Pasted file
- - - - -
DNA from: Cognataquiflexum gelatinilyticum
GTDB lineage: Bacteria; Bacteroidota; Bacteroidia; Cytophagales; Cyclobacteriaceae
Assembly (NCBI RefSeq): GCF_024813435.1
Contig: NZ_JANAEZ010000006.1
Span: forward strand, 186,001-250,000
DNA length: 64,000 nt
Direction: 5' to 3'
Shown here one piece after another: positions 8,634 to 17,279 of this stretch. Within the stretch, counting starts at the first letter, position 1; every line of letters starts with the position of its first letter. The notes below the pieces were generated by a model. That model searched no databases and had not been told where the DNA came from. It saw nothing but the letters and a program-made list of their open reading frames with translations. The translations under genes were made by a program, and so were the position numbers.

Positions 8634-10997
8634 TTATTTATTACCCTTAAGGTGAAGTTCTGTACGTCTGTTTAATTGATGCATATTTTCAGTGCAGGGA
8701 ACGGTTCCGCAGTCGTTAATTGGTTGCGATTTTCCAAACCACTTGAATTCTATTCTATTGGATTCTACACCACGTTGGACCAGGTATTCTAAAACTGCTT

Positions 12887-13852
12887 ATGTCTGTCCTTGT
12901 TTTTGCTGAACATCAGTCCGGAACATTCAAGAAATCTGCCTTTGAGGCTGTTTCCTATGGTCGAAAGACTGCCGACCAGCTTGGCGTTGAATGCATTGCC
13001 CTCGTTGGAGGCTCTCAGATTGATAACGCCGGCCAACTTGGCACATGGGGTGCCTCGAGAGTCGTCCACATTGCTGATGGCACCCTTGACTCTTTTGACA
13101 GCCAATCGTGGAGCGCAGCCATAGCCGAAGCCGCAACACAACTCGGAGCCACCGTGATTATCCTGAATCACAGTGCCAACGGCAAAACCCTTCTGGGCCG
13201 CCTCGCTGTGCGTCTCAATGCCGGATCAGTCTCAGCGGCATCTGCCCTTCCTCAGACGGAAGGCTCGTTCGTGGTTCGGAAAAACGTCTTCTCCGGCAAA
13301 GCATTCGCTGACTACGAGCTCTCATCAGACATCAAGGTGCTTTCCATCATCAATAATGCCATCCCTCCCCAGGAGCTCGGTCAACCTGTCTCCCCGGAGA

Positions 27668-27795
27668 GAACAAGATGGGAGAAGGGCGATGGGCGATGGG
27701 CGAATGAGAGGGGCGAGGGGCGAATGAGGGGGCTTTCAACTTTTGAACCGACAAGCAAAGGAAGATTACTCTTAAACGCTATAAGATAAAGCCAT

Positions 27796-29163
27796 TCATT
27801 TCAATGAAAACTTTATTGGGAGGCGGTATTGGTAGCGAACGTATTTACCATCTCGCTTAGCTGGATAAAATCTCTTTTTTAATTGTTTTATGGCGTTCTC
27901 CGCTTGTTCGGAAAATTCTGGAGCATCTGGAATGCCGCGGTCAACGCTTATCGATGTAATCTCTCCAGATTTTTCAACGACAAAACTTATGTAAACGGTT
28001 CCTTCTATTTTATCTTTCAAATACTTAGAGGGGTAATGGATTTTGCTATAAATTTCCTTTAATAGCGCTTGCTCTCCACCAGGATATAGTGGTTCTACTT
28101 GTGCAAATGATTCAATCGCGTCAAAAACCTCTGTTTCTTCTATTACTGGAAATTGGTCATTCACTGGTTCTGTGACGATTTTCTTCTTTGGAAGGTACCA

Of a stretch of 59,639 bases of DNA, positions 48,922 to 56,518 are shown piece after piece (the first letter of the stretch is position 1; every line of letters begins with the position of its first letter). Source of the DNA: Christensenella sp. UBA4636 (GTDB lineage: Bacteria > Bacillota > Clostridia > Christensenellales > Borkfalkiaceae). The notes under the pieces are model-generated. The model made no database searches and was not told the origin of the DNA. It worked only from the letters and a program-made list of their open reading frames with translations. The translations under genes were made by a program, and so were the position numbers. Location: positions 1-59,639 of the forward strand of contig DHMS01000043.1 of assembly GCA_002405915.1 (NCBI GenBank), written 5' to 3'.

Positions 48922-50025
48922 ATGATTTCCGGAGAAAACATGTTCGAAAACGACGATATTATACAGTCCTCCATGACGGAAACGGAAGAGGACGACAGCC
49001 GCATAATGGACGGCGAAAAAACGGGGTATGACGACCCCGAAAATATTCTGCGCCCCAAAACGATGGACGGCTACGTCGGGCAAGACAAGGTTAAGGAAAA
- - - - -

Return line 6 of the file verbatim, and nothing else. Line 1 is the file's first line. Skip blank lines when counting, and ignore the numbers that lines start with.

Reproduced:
DNA length: 64,000 nt